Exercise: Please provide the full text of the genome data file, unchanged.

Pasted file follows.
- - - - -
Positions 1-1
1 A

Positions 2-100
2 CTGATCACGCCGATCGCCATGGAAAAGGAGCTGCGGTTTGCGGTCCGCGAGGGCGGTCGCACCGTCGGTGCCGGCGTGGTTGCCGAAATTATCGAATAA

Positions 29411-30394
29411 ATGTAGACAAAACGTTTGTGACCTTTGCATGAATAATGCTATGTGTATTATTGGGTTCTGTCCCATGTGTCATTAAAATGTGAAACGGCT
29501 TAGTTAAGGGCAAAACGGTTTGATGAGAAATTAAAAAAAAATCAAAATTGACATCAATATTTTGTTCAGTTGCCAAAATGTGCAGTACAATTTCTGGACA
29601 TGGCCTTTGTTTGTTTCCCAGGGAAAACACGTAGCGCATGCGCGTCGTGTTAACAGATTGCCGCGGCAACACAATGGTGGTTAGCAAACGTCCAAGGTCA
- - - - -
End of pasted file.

Positions 1-1
1 A

Positions 2-100
2 CTGATCACGCCGATCGCCATGGAAAAGGAGCTGCGGTTTGCGGTCCGCGAGGGCGGTCGCACCGTCGGTGCCGGCGTGGTTGCCGAAATTATCGAATAA

Positions 29411-30394
29411 ATGTAGACAAAACGTTTGTGACCTTTGCATGAATAATGCTATGTGTATTATTGGGTTCTGTCCCATGTGTCATTAAAATGTGAAACGGCT
29501 TAGTTAAGGGCAAAACGGTTTGATGAGAAATTAAAAAAAAATCAAAATTGACATCAATATTTTGTTCAGTTGCCAAAATGTGCAGTACAATTTCTGGACA
29601 TGGCCTTTGTTTGTTTCCCAGGGAAAACACGTAGCGCATGCGCGTCGTGTTAACAGATTGCCGCGGCAACACAATGGTGGTTAGCAAACGTCCAAGGTCA